A set of actions designed to ensure the coordination and continuity of health care as patients transfer between different locations or different levels of care within the same location. Transitional care encompasses both the sending and the receiving of aspects of care (Coleman and Berenson, 2004).
A condition that lasts a year or longer, limits what one can do, and may require ongoing care. Examples of chronic conditions are diabetes, cancer, glaucoma, and heart disease (Partnership for Solutions, 2001).
Individual health care providers, such as physicians, nurse practitioners, nurses, physician assistants, and others.
Electronic health record.
A repository of electronically maintained information about an individual’s health care and corresponding clinical information management tools that provide alerts and reminders, linkages with external health knowledge sources, and tools for data analysis (Shortliffe et al., 2001).
Fee for service.
An approach to billing for health services in which providers charge a separate price or fee for each service provided or patient encounter. Under fee for service, the level of expenditures for health care depends on both the levels at which fees are set and the number of types of services provided.
Includes both measures of patient perspectives on care, clinical quality, and patient outcomes.
• Measures of patient perspectives include patient assessment and satisfaction with their access to and interactions with the care delivery system (e.g., waiting times, information received from providers, choice of providers).
• Measures of clinical quality are specific quantitative indicators to identify whether the care provided conforms to established treatment goals and care processes for specific clinical presentations. Clinical quality measures generally consist of a descriptive statement or indicator (e.g., the rate of beta blocker usage after heart attack, the 30-day mortality rate following coronary artery bypass graft surgery), a list of data elements that are necessary to construct and/or report the measure, detailed specifications that direct how the data elements are to be collected (including the source of data), the population on whom the measure is constructed, the timing of data collection and reporting, the analytic models used to construct the measure, and the format in which the results will be presented. Measures may also include thresholds, standards, or other benchmarks of performance (IOM, 2002).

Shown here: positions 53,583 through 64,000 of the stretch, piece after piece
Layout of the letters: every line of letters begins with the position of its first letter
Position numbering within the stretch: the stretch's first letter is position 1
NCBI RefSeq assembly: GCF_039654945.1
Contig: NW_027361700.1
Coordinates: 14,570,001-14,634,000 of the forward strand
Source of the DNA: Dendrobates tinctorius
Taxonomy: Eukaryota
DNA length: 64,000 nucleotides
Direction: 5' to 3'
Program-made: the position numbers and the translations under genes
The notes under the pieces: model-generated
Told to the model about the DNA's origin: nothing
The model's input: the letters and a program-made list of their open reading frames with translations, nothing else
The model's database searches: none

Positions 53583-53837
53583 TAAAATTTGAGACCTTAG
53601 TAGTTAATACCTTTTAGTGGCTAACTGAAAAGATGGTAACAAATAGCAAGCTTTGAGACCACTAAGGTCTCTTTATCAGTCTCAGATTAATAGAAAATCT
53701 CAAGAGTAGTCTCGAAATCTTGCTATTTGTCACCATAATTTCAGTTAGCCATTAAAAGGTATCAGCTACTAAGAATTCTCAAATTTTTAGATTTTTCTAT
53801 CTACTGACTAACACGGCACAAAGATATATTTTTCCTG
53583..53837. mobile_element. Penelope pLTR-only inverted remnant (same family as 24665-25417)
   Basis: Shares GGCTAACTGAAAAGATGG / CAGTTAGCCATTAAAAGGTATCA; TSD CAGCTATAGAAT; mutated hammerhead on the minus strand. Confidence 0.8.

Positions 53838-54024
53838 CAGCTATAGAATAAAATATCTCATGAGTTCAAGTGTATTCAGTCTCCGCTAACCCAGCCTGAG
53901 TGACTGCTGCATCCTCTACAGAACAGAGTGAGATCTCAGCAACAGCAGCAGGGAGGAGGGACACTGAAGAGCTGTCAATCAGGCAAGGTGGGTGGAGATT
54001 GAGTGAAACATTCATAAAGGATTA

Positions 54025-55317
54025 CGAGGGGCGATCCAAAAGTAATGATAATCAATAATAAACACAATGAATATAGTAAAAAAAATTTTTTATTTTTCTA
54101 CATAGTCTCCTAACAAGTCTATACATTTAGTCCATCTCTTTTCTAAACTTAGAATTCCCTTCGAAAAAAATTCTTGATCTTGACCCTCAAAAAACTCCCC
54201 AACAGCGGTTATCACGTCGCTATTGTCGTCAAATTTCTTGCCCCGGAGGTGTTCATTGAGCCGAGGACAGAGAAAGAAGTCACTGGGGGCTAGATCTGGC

• Measures of patient outcomes include mortality, morbidity, and physical and mental functioning.
Refers to both institutional providers of health care services (e.g., health plans, HMOs, hospitals, nursing homes) and clinicians (e.g., physicians, nurse practitioners, nurses, physician assistants).
The degree to which health services for individuals and populations increase the likelihood of desired health outcomes and are consistent with current professional knowledge (IOM, 1990).
Descriptive elements of health care delivery goals, specifically:
1. Safe—avoiding injuries to patients from the care that is intended to help them.
2. Effective—providing services based on scientific knowledge to all who could benefit and refraining from providing services to those not likely to benefit (avoiding underuse and overuse, respectively).
3. Patient-centered—providing care that is respectful of and responsive to individual patient preferences, needs, and values and ensuring that patient values guide all clinical decisions.